We have all wrestled with this question -- what is the point of diminishing returns between value and effort? When is something “good enough?” The image above is from my talk at Dare Conference in May on making learning a habit. The central point being:
Children feel the excitement of learning more strongly than the fear of the unknown. For adults the balance is reversed: we stop learning when we’re afraid of leaving the safety of what we know.
Here's the video, if you're interested.
To get what we want, we often do need to commit to changing our behavior. Renown leadership and business thinker, author, and executive coach Marshall Goldsmith dedicates a chapter to the trouble with “good enough” in Triggers. He says:
Good enough isn't necessarily a bad thing. In many areas of life, chasing perfection is a fool's errand, or at least a poor use of our time. We don't need to spend hours taste-testing every mustard on the gourmet shelf to find the absolute best; a good enough brand will suffice for our sandwich.
For most things we suspend our hypercritical faculties and find satisfaction with the merely good. The economist Herbert Simon called this “satisficing” -- our tendency to commodify everyday choices because chasing that last bit of improvement is not worth the time or effort. It will not significantly increase our happiness or satisfaction.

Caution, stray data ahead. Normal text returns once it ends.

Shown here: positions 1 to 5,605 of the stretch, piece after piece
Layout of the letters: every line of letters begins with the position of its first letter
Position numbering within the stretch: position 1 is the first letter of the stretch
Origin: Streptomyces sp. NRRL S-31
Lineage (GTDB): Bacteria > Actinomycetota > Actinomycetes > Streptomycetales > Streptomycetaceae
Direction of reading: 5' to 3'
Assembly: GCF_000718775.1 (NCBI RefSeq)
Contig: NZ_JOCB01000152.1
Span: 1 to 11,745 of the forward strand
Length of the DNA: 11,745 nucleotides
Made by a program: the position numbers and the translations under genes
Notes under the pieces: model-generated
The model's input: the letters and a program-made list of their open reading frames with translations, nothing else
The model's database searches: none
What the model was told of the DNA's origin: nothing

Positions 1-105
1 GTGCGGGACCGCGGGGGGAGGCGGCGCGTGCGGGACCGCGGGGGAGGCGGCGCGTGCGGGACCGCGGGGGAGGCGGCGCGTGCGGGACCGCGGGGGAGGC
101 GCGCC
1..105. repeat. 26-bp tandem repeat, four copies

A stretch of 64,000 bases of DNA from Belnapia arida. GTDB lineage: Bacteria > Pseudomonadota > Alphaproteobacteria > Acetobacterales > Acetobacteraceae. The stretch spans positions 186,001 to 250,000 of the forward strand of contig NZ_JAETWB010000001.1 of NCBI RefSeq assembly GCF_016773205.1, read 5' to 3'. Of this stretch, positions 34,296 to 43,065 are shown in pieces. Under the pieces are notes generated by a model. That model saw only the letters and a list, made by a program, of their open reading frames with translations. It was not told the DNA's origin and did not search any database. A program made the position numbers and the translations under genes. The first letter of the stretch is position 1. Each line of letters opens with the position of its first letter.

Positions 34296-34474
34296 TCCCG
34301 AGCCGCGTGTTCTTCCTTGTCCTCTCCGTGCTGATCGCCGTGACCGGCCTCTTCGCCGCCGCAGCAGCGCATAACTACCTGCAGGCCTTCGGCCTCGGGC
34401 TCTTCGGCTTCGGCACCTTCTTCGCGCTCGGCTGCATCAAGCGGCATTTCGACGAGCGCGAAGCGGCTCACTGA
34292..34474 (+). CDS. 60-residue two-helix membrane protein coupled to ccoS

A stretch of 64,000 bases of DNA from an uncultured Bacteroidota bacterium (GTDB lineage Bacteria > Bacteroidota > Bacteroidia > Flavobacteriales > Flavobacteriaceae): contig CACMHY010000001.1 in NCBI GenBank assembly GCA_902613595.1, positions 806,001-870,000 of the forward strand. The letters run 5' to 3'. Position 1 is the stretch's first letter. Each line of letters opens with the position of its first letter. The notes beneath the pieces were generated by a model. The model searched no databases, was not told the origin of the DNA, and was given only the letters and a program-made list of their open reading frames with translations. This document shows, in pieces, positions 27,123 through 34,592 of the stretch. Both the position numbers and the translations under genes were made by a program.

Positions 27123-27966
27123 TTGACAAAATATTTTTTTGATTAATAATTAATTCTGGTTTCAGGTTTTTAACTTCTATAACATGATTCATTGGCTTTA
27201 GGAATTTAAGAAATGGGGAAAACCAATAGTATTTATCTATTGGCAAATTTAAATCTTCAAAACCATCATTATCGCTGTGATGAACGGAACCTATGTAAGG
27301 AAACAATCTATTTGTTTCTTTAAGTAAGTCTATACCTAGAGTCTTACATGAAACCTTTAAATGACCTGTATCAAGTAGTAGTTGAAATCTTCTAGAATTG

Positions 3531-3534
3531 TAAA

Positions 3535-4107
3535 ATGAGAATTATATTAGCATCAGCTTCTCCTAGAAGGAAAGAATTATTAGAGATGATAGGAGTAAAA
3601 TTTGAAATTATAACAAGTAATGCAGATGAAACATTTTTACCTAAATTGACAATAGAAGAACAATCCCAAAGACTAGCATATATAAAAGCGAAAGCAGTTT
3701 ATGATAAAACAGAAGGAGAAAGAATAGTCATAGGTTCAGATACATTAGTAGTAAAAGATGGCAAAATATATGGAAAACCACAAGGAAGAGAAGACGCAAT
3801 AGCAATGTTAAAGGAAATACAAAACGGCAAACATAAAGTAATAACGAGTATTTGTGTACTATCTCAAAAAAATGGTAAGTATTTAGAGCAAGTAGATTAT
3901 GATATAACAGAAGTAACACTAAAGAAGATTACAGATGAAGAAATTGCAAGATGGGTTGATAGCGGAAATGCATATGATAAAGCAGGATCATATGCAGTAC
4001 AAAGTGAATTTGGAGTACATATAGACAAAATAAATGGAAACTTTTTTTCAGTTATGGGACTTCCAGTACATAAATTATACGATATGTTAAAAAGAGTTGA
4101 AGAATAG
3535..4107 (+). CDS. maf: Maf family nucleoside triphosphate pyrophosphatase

We do it with seemingly critical choices such as where we bank or which credit cards we use. Likewise, with our accountants and lawyers, even our dentists and ophthalmologists and GPs. We make these choices randomly, not based on systematic search for best in class.
[...] Even in choosing our environment the vast majority of us settle for good enough.
We get a little more picky when our self-esteem is at stake (such as deciding where to apply to college) or our survival hangs in the balance (such as picking a neurosurgeon.